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Press Release  AG Healey Demands Suspension of Rulemaking That Would Cut Food Assistance amid COVID-19 Crisis

22 AGs and New York City Say New Rules Would Cut SNAP Benefits for 3.1 Million Americans
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  • Office of Attorney General Maura Healey

Media Contact   for AG Healey Demands Suspension of Rulemaking That Would Cut Food Assistance amid COVID-19 Crisis

Alex Bradley

BostonAttorney General Maura Healey today joined a coalition of 22 state attorneys general and the City of New York demanding that the United States Department of Agriculture (USDA) immediately suspend rulemaking that would cut food assistance for 3.1 million people.

In a letter to the USDA, the coalition urges the agency not to finalize a proposed rule that would take Supplemental Nutrition Assistance Program (SNAP) benefits from millions of low-income Americans. The rule makes it harder to qualify for food benefits and imposes significant new administrative burdens on states.

“This is an incredibly difficult time for people across Massachusetts, including many residents relying on SNAP to help feed their families,” said AG Healey. “We cannot allow this cruel proposal to cut millions of people from this critical food assistance program.”

The proposed rule, “Revision of Categorical Eligibility in the Supplemental Nutrition Assistance Program (SNAP),” would limit families’ access to SNAP, the country’s most important anti-hunger program. SNAP is a crucial component of federal and state efforts to help lift people out of poverty—and it is a crucial lifeline that could prevent families from going hungry at a time when more than 20 million Americans, including more than 570,000 Massachusetts residents, have lost jobs in the last month.

USDA’s proposed rule would eliminate a long-standing policy known as “broad-based categorical eligibility” (BBCE). This policy allows states to make low-income families automatically eligible for SNAP benefits if they have already qualified to receive certain other types of public assistance. Through BBCE, states can also extend SNAP benefits to low-income families that slightly exceed the program’s gross income and asset limits if they also have significant critical expenses, like childcare, housing, or education expenses. BBCE is used by 39 states, the District of Columbia, Guam, and the U.S. Virgin Islands.

In the letter sent to Secretary of Agriculture Sonny Perdue, the multistate coalition asserts that USDA must immediately suspend rulemaking because if the proposed rule is finalized, it would:

  • Take food assistance away from 3.1 million people nationwide and 90,000 people in Massachusetts during the pandemic: If the proposed rule is finalized now, over 3.1 million low-income people, and 90,000 Massachusetts residents, could lose critical nutrition assistance. These cuts would hit especially hard at a time when approximately 95 percent of Americans are under stay-at-home orders, millions of people are out of work, and there are fully signed Presidential Disaster Declarations in all 50 states and the District of Columbia.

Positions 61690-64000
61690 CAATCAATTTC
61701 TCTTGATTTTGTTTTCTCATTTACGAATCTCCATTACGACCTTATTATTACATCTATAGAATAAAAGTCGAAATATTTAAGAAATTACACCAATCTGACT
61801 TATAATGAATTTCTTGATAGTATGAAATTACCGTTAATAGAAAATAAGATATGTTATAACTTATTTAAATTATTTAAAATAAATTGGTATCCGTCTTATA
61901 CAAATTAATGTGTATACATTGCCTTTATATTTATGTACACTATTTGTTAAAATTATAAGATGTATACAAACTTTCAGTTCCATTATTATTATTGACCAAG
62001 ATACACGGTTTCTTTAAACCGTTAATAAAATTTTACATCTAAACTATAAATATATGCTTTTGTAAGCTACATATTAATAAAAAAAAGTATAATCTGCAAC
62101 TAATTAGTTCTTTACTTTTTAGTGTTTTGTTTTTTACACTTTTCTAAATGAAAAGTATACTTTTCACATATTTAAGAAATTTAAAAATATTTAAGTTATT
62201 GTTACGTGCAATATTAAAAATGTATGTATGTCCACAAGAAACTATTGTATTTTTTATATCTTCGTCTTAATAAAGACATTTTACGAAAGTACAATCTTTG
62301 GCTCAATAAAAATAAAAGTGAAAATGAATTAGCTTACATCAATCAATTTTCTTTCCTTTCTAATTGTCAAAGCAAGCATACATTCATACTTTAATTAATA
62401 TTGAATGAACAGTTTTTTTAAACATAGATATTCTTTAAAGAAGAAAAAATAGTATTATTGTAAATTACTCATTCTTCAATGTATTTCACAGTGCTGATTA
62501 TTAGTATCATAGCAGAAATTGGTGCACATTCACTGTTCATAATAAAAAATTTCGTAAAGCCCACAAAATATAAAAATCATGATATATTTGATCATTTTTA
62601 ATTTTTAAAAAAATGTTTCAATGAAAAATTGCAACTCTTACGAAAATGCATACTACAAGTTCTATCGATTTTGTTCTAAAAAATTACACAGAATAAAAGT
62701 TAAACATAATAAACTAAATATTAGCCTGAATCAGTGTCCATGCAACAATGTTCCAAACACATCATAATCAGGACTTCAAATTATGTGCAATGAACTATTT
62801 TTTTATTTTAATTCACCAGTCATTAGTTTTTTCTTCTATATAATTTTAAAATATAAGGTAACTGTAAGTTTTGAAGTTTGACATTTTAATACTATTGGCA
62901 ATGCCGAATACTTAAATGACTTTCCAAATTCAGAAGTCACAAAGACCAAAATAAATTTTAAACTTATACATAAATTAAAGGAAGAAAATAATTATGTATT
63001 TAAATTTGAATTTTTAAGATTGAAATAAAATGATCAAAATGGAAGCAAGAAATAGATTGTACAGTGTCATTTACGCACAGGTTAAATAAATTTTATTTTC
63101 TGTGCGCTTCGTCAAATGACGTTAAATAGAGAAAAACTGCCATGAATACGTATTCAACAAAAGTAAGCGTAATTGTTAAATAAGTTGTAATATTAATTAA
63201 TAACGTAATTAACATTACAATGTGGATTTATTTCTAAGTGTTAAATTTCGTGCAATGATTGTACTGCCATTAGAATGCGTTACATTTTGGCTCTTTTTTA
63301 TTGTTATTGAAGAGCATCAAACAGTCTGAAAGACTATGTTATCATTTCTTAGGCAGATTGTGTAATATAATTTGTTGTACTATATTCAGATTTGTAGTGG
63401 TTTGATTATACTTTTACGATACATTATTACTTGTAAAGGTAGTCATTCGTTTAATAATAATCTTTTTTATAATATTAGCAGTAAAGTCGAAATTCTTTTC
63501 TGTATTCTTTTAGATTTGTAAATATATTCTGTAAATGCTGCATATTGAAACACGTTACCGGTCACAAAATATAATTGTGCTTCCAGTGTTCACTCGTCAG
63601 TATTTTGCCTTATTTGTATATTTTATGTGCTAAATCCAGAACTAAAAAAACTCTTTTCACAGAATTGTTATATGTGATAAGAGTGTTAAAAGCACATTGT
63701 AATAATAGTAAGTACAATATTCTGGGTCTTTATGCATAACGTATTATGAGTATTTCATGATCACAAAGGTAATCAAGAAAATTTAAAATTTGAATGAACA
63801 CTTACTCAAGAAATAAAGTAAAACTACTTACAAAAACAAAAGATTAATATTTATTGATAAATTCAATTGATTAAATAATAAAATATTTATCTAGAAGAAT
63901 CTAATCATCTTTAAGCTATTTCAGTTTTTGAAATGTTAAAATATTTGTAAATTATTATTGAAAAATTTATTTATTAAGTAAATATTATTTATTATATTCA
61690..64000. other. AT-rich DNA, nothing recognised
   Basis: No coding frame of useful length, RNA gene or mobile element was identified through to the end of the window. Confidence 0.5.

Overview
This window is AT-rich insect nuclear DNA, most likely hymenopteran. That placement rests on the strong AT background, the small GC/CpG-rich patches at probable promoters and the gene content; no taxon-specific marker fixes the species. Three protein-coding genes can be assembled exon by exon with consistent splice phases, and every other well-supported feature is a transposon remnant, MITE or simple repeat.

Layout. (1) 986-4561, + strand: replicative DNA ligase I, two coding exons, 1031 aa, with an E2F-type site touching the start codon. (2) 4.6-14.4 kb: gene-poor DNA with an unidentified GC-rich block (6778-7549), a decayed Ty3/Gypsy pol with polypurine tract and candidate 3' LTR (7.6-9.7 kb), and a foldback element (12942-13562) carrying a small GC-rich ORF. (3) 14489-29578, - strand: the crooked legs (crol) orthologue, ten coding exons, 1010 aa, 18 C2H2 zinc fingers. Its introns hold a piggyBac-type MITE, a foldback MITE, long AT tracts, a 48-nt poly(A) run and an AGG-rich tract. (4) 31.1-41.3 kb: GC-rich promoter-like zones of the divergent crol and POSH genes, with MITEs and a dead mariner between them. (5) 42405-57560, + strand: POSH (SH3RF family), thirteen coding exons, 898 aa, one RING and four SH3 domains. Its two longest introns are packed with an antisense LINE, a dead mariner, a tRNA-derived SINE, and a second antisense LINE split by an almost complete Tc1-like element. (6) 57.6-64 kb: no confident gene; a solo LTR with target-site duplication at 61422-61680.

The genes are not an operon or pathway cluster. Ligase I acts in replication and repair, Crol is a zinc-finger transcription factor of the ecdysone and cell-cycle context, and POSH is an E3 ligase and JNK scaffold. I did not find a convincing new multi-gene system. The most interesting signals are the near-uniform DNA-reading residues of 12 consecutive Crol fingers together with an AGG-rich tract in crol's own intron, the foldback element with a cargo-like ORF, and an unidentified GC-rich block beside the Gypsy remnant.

• Impair the national response to COVID-19: Individuals under stay-at-home orders must be able to feed themselves, whether or not they are still employed, searching for employment, or able to work from home. Additionally, many essential workers—grocery store clerks, delivery drivers, warehouse workers, among others—who are keeping the country running during the public health emergency rely on SNAP benefits.
  • Impose major administrative burdens on states fighting COVID-19: The proposed rule would impose substantial additional administrative burdens on states, at a time when states are acting as front-line public health and economic responders and focusing every possible resource on keeping residents safe and healthy. BBCE was intended to reduce administrative costs and burdens by allowing states to qualify families for multiple benefits programs simultaneously, rather than requiring states to assess the same family multiple times using separate qualification processes for each program. Eliminating BBCE would force states to duplicate efforts as they evaluate residents for programs that they desperately need.

The coalition also argues that implementing the proposed rule would run counter to guidance from the Office of Management and Budget directing federal agencies to “prioritize all resources to slow the spread of COVID-19.” They emphasize there is no plausible argument that implementing the proposed rule would help slow the spread of COVID-19 and urge USDA to focus on supporting families throughout this crisis instead of denying needed assistance.

AG Healey has repeatedly fought to protect SNAP benefits for some of Massachusetts’ most vulnerable residents, most recently in January, joining a lawsuit to protect the SNAP benefits of over 700,000 people across the country. For Massachusetts residents seeking food assistance and other support during this crisis, the AG’s COVID-19 resource page offers information and guidance. 

The letter AG Healey signed on to today was led by the attorneys general of the District of Columbia and New York State, and also joined by California, Colorado, Hawaii, Illinois, Iowa, Maine, Maryland, Michigan, Minnesota, Nevada, New Jersey, North Carolina, Oregon, Pennsylvania, Rhode Island, Vermont, Virginia, Washington, and Wisconsin, and the Corporation Counsel for the City of New York.


Media Contact   for AG Healey Demands Suspension of Rulemaking That Would Cut Food Assistance amid COVID-19 Crisis

  • Office of the Attorney General 

    Attorney General Maura Healey is the chief lawyer and law enforcement officer of the Commonwealth of Massachusetts.
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